BP (LON:BP) share price drops despite additional share buyback and slumps on outlook. The BP share price drops on Tuesday despite reporting strong profits in the third quarter.
According to BP’s trading report today, the oil firm pre-tax profits for the first nine months of 2021 amount to $8.7 billion. More impressive is the operating cash flow, which totalled $17.5 billion.
The buoyant oil market is lifting company’s cash flow, so much so that it announced an additional $1.25 billion share buyback on top of $1.4 billion buyback announced earlier. The board aims to spend 60% of its surplus cash flow on buybacks.
Meanwhile, BP’s net debt drops to $32 billion at the end of September. BP’s CEO Bernard Looney is pleased to tell shareholders “this has been another good quarter for bp.’
However the market did not rate results highly. BP share price skidded 2.5 percent in early morning trades. Perhaps investors are using the results to take profits from the recent rally.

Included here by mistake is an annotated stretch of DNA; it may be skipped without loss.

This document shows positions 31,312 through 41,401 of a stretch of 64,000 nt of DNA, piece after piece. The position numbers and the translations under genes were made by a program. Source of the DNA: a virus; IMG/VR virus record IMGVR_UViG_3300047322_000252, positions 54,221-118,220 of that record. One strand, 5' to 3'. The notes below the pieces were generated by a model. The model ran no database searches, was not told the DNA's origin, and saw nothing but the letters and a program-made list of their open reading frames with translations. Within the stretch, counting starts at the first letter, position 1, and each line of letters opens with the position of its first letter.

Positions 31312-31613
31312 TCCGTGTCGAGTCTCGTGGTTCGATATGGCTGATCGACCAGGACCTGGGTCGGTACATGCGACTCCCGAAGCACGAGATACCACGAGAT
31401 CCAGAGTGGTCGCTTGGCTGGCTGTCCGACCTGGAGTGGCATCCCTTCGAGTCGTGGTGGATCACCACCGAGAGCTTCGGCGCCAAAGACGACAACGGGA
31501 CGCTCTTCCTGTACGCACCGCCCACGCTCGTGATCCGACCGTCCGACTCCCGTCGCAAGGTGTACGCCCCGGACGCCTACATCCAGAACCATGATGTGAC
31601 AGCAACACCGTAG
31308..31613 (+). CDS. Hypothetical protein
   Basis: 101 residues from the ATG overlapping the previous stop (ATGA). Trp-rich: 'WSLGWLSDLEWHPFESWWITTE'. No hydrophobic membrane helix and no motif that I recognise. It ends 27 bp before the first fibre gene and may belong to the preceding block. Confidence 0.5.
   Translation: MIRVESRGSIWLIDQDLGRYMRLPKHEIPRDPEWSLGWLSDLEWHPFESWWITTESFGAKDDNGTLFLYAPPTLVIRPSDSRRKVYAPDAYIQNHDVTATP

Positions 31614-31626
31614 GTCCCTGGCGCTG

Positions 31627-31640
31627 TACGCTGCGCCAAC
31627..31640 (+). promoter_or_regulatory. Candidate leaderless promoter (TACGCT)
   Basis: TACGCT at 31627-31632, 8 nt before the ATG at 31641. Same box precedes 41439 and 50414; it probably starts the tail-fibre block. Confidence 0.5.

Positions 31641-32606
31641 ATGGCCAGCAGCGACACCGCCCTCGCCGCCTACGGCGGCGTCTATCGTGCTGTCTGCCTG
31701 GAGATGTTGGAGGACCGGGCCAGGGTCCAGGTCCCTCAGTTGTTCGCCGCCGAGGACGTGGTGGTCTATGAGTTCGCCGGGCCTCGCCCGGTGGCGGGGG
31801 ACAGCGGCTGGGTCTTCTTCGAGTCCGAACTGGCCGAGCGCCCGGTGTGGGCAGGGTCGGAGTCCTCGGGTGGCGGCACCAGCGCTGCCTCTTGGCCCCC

At the time of writing, BP share price trades at around 345p.
BP share price is consolidating after a four-week rally to 363p.
Longer-term, however, the stock tends to correlate with that of crude oil’s trend. At the moment, the hydrocarbon energy is trading at around $85 per barrel, having started 2021 from $50.
For BP, the resistance at 360p is strong. This level dates back to April 2020. To force through this ceiling will certainly require more investor buying and some bullish catalysts from the oil market, say, oil prices breaking the $100 barrier.
BP’s long-term share price outlook is modestly bullish. But its near-term trend is choppy. Prices may test 340p as support.
As one of the oil majors in the world, BP (BP.) is a widely-followed company. Its market capitalisation of £71 billion is amongst the top 10 largest stock in the London Stock Exchange.
However, the consensus of the oil stock is not wholly bullish. According to a panel of 26 analysts as tracked by the Financial Times, 9 say ‘Hold’ while 3 recommend ‘Underperform’. This is hardly a vote of confidence in the company.
One reason for this depressed outlook is the paradigm shift in the energy consumption. The world is pivoting into a low-carbon setting in the next few decades, a pivot that will render BP gradually obsolete (a bit like Kodak).
The COP26 conference in Glasgow will further accelerate that trend.
Still, for the moment BP is raking into millions of profits every month and this should support the stock. Dividend yield is at a good 4.3%; while share buybacks are increasing earnings per share.
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